The teaching of these values begins at home. Respect was developed first toward one’s parents, whose responsibility it was to command (not demand) it by being authoritative role models and directors of proper moral behavior. Having been successfully “rooted,” respect extended outward to include other authority figures – teachers, police, lawmakers, employers – then further still to include every honest, law=abiding person, regardless of background or station in life. Finally, this respect would come full circle back to the child, now perhaps in his or her late adolescence, as a relatively mature sense of self-respect. It is, after all, a scriptural truth that in order to achieve respect for self, one must first give respect away, not selectively, but universally. To “love thyself” you must first “love thy neighbor” and “love thy God.” In the final analysis, then self-respect is something earned, not something that can be either learned or given.
Responsibility was learned through the doing of chores in and around the home. These acts were to be selfless; in other words, they were not compensated with money. The child was to do them because, and only because, he was a member of the family. As such, he shared in the family’s work as well as its bounty. Through the doing of chores, the child learned the value of contribution, a prime tenet of good citizenship. The child’s contributions to the family uplifted not only his own value within the family, but also the value of the family to him. This sharing, this mutuality of value, bonded the child to the values that defined the family, thus forming ‘A Family of Value.’
Resourcefulness – the ability to do a lot with relatively little – was neither earned nor learned, but rather brought forth. It is, after all, every child’s nature to be resourceful. It is not human nature to be respectful or responsible, but resourcefulness is a different matter. To bring forth the resourcefulness of a child, parents of not so long ago provided the child with everything he needed along with a small – very small, in most cases – amount of what he wanted. In short, they said “no” more often than they said “yes.” Thus, “creatively deprived,” the child had to learn to solve problems on his own. He had to do his own homework, occupy himself, solve his own social conflicts, and so on. He had to invent solutions to problems in these areas because adults, for the most part, would not solve those problems for him. Adults wanted the child to learn to “stand on his own two feet.” Therefore, they were quite conservative when it came to letting him stand on theirs.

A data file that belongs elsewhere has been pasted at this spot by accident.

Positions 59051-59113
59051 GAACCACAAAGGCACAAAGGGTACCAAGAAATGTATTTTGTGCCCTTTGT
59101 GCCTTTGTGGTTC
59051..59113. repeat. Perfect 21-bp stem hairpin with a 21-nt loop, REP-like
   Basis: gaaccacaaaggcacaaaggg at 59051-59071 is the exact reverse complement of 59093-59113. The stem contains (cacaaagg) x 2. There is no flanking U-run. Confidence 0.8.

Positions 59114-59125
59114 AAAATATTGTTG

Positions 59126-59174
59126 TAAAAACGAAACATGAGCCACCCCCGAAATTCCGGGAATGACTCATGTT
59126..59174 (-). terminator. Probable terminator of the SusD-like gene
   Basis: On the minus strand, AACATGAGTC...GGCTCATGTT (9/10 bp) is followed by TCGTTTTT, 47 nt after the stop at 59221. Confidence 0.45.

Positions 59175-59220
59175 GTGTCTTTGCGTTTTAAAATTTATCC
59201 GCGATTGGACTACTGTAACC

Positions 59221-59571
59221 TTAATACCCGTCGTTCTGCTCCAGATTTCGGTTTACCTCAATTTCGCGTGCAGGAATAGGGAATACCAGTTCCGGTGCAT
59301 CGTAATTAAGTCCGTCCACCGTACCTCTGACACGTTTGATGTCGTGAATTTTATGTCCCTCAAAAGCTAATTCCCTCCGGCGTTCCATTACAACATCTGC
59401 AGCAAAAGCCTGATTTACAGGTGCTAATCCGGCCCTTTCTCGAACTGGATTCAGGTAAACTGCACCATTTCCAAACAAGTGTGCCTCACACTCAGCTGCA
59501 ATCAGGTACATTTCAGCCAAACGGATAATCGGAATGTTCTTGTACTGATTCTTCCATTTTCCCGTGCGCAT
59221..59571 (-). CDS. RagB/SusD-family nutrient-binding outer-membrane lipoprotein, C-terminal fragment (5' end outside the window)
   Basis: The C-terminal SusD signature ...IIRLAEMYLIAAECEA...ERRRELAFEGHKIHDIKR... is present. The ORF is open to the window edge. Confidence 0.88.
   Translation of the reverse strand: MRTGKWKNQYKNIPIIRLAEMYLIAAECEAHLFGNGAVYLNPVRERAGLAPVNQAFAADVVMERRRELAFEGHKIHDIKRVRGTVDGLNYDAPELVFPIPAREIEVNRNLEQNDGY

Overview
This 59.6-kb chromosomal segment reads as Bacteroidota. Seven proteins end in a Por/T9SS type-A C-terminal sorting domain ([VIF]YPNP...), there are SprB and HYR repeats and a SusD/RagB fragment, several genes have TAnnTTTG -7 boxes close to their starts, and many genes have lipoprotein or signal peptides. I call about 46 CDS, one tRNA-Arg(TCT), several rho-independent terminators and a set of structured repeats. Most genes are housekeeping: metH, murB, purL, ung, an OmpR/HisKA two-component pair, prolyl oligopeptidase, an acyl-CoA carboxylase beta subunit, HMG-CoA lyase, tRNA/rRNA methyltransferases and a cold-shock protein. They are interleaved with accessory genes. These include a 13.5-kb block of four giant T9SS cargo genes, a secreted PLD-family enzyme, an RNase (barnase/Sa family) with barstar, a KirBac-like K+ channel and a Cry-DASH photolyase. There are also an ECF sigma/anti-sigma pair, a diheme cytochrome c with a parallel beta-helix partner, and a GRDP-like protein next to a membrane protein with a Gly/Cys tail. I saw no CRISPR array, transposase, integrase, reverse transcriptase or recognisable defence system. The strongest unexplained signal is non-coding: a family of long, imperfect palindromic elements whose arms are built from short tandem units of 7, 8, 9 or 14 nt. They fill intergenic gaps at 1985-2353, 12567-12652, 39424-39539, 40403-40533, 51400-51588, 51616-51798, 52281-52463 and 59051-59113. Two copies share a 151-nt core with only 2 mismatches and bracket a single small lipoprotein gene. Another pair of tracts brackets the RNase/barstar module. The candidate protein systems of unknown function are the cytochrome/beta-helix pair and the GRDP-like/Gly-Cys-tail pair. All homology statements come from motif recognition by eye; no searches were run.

These were the standards of good child rearing. Parents were not measured by the grades their children earned in school. Everyone knew that a child possessed of the “Three Rs” would do his or her best in school, and that was sufficient. . . Parents of generations past were measured against the standard of the “Three Rs.” If, as a parent during those times, you had succeeded in the eyes of your peers at endowing your children with adequate amounts of each “R” – and whether you had succeeded or not was self-evident – your child-rearing skills would be held in high esteem. Your friends and neighbors, therefore, would have said you “were doing a good job.” Whether your child grew up to become a doctor or a janitor was secondary to the fact that your good child rearing had all but guaranteed that whatever path he chose to walk, he would be an asset to the community.
Excerpt from Chapter 1, A Family of Value (1995), John Rosemond